In a recently published study, females who consumed the most milk and dairy products as teenagers had a lower risk of developing type 2 diabetes as adults.
The study, reported in this month’s issue of the American Journal of Clinical Nutrition, involved 37,038 women who had completed a food-frequency questionnaire during high school. Those in the highest quintile of dairy consumption during high school had a 38 percent lower risk of type 2 diabetes later in life.
“Our data suggest that higher dairy product intake during adolescence is associated with a lower risk of T2D (or type 2 diabetes),” said the researchers, some of whom are from the Harvard School of Public Health, Harvard Medical School, and Brigham and Women’s Hospital in Boston, Mass.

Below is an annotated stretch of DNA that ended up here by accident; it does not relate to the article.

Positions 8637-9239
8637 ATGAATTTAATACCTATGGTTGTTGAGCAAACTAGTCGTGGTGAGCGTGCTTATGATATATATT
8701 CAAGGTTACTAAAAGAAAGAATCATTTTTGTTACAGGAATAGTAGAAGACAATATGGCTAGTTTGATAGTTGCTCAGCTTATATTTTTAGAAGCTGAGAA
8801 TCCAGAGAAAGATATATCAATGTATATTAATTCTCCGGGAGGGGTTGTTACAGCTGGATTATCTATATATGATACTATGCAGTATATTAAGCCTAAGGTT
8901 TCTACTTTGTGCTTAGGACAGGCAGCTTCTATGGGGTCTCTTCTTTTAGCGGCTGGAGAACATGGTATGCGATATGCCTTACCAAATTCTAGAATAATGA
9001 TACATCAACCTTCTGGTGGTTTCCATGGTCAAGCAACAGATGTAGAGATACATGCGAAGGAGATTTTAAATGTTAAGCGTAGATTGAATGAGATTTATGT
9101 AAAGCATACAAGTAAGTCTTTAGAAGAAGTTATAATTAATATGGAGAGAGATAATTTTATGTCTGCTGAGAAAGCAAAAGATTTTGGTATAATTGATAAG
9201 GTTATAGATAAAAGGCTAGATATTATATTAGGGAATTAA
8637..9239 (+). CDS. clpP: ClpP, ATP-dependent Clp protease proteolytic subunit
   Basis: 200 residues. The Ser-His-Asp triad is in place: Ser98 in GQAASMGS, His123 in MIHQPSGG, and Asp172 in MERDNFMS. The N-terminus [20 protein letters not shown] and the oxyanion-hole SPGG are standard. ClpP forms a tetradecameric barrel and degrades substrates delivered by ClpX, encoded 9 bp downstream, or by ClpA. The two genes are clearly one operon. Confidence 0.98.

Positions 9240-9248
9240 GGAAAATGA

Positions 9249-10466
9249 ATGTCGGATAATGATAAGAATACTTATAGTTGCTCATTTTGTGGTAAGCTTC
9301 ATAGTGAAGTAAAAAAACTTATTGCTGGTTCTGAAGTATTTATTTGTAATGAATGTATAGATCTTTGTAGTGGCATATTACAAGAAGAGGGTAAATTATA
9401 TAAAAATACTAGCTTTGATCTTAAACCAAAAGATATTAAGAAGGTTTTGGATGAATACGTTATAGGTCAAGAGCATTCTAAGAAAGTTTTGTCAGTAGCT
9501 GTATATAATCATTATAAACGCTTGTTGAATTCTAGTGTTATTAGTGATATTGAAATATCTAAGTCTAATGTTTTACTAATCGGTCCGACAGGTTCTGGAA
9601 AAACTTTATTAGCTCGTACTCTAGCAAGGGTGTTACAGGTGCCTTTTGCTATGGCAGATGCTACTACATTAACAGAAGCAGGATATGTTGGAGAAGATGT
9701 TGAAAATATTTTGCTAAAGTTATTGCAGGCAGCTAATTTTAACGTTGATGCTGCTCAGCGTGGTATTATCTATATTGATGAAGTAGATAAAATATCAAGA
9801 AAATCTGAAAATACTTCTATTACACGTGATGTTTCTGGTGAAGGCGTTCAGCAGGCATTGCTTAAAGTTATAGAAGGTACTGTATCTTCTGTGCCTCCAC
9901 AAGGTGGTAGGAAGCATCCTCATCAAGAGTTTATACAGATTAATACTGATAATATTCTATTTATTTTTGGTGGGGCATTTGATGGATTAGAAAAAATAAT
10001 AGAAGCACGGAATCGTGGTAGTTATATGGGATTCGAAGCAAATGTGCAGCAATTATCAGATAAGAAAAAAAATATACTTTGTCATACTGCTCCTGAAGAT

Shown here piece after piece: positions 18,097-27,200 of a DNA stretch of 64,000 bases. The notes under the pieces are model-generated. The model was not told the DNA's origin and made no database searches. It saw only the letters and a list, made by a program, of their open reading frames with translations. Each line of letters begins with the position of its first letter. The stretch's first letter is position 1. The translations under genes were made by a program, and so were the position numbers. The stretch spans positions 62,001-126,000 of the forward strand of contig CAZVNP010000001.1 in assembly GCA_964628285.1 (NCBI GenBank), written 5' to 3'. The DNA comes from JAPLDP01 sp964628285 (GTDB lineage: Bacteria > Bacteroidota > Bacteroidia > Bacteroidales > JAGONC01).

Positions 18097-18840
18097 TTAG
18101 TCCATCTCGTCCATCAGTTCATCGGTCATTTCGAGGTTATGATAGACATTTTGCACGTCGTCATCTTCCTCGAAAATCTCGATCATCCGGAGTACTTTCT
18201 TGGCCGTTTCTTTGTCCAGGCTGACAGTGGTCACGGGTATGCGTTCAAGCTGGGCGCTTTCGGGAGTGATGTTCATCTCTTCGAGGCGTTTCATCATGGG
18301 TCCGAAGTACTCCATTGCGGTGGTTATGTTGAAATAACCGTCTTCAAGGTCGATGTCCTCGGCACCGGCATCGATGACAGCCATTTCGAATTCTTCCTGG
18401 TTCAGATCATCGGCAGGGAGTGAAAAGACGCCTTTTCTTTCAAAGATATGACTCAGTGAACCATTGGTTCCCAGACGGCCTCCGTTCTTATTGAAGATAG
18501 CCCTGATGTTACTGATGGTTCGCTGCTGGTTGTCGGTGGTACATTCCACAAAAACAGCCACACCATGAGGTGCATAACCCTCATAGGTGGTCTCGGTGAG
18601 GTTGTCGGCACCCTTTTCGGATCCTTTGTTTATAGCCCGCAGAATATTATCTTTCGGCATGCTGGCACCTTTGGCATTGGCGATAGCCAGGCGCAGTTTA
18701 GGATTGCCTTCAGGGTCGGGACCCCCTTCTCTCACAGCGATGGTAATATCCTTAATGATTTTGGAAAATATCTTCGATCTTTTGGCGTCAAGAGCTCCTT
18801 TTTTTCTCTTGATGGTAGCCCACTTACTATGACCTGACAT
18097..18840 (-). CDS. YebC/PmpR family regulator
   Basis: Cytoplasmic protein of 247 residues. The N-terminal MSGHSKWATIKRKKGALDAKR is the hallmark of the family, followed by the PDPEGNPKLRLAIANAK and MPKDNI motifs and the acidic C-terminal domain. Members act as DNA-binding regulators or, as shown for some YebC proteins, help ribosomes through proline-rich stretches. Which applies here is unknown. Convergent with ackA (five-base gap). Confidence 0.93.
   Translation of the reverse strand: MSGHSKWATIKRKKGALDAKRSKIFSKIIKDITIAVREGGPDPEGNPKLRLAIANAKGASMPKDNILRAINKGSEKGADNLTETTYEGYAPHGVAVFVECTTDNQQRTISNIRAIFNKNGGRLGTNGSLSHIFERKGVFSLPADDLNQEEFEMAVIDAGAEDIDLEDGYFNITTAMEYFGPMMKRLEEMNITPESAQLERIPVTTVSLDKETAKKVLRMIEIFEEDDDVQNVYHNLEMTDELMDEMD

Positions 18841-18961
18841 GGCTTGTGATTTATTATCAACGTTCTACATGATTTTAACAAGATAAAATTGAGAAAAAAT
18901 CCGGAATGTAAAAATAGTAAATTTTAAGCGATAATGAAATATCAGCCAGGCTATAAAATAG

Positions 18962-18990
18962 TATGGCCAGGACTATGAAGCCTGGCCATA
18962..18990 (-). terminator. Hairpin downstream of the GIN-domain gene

It is further affirmation of the role that dairy foods play in a healthy diet.
“Recognition of the science in this report is very positive for dairy and builds support for the role of dairy foods in a healthy diet that reduces risk of chronic diseases,” said Greg Miller, executive vice president of research, regulatory and scientific affairs at Dairy Management Inc. and the National Dairy Council.
And, according to the Dietary Guidelines for Americans report released last January, there is moderate evidence that intake of milk and milk products is associated with a reduced risk of cardiovascular disease and type 2 diabetes and with lower blood pressure in adults.